Musawah, Equality Now and more than 100 women’s rights and human rights organisations and activists working in Muslim contexts wrote to state leaders of Muslim-majority countries urging them to raise their voice to support equality for women, recognise the critical role that women’s rights defenders play in this regard, and condemn the imprisonment and torture of women human rights defenders.
The signatories, who come from Muslim-majority and -minority countries including Malaysia, Indonesia, Pakistan, Egypt, Iraq, and more, wrote:
“The repression and persecution of civil society organizations and activists, including a crackdown on their funding, is a worrying trend in many countries. In particular, we are concerned about the treatment of Iranian women’s rights activists, including Nasrin Sotoudeh, an internationally renowned lawyer and activist, who has been reportedly recently sentenced to 38 years in prison and 148 lashes, and Narges Mohammadi,sentenced in 2016 to 16 years in prison. Similarly, we are alarmed by the arrests and arbitrary detentions for over 300 days of Saudi women’s rights activists, including Loujain Al-Hathloul, Hatoon Al-Fassi, Aziza Al-Yousef, Eman Al-Nafjan, Nouf Abdelaziz, Samar Badawi, Nassima Al-Sadah, Amal Al-Harbi, and Shadan Al-Anezi, who stood up for the rights of Saudi women. These activists in Iran and Saudi Arabia have been accused of being a threat to national security. In fact, the opposite is true as it is well documented that the level of gender equality in a country correlates with the level of security – the more gender equal a society, the less conflict it breeds!
“We are disheartened that almost all Muslim majority countries have scored very high on the Gender Inequality Index in the UNDPHuman Development Reports and, indeed, several are the lowest ranked countries in the world. We are also concerned that, according to the World Bank’s Women, Business and the Law report, countries of the MENA region, primarily Muslim countries, have the lowest global average scores for gender equality. In fact, Saudi Arabia has the lowest score in the world and Iran has the fourth lowest score.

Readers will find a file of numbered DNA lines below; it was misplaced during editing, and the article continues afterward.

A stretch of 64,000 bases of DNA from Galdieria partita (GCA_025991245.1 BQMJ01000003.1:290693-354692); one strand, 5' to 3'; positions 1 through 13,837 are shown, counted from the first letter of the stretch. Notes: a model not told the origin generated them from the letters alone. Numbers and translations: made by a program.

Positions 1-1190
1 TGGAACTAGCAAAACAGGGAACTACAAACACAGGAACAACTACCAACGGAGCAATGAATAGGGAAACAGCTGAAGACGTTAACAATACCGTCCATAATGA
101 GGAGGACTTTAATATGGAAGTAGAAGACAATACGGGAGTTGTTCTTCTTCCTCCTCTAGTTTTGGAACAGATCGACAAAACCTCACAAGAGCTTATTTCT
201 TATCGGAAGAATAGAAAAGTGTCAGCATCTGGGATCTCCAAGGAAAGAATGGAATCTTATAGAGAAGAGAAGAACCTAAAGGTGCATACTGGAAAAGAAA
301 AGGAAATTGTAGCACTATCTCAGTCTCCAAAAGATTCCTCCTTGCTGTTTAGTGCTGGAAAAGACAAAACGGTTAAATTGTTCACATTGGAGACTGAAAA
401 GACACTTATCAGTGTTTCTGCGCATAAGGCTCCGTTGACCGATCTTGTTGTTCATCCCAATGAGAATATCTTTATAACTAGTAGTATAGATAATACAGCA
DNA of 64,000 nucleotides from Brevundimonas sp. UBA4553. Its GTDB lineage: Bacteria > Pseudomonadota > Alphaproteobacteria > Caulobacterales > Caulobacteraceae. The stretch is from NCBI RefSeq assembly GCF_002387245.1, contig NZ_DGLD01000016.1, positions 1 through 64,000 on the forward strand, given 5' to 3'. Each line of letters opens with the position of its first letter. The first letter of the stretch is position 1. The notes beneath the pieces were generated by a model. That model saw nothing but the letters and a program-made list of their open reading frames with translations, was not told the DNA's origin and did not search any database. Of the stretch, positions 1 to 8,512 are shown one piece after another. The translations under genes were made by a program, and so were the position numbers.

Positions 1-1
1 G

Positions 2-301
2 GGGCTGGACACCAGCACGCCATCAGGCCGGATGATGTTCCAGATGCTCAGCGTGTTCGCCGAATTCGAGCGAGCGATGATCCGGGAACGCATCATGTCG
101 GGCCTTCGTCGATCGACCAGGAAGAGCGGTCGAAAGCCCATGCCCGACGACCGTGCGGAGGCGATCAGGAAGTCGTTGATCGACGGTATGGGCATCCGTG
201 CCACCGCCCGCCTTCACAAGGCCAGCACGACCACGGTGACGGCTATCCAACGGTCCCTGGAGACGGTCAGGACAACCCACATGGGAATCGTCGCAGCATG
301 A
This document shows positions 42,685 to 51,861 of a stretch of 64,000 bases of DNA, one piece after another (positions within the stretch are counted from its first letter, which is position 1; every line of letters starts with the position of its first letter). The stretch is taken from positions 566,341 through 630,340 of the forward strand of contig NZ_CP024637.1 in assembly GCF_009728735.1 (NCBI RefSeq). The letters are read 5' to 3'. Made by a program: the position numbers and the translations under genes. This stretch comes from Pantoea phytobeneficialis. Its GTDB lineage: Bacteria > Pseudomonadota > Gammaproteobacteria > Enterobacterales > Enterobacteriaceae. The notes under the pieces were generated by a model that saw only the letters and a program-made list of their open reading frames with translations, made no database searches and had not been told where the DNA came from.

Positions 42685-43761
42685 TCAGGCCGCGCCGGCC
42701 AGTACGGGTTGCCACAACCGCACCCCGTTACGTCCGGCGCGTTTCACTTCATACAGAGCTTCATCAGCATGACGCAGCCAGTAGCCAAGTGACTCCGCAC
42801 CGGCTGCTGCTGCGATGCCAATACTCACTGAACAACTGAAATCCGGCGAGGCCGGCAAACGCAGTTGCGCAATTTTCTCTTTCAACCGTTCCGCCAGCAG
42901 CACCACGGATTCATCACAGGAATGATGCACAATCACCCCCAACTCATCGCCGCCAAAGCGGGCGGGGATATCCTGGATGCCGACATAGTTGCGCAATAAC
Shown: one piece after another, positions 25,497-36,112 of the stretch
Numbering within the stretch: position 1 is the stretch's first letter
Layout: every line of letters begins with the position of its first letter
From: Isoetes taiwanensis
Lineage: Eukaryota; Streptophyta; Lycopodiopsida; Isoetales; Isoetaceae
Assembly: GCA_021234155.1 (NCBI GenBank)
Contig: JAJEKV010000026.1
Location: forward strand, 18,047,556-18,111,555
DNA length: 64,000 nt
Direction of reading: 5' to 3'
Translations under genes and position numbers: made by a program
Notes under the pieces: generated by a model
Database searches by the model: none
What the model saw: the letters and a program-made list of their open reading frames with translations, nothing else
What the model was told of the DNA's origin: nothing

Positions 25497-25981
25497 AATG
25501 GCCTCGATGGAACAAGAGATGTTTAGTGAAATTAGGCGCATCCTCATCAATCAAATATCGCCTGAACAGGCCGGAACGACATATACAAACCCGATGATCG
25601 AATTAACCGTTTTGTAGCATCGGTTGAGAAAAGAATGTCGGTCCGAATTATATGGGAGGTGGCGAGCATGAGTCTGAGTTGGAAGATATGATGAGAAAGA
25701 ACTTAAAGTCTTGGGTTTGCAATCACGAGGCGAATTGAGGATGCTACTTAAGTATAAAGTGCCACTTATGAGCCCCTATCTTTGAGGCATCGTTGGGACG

“We urge you, as leaders of Muslim countries, to recognize the message of equality that is inherent in Islam and that is guaranteed in many of our constitutions, and acknowledge the role of gender equality in bringing about peace and security. We need your political will and leadership to make equality a reality for Muslim women and all women who live in Muslim contexts so that they can contribute fully and freely to the development of their societies. A first step in this direction is support for women’s rights activists and organizations, so that they are free to organize, start important conversations, and work for justice and equality for women. We urge you to stand in unity against the persecution of women who raise their voices for equality and join us in calling for the immediate and unconditional release of the women’s rights activists named above by Iran and Saudi Arabia.“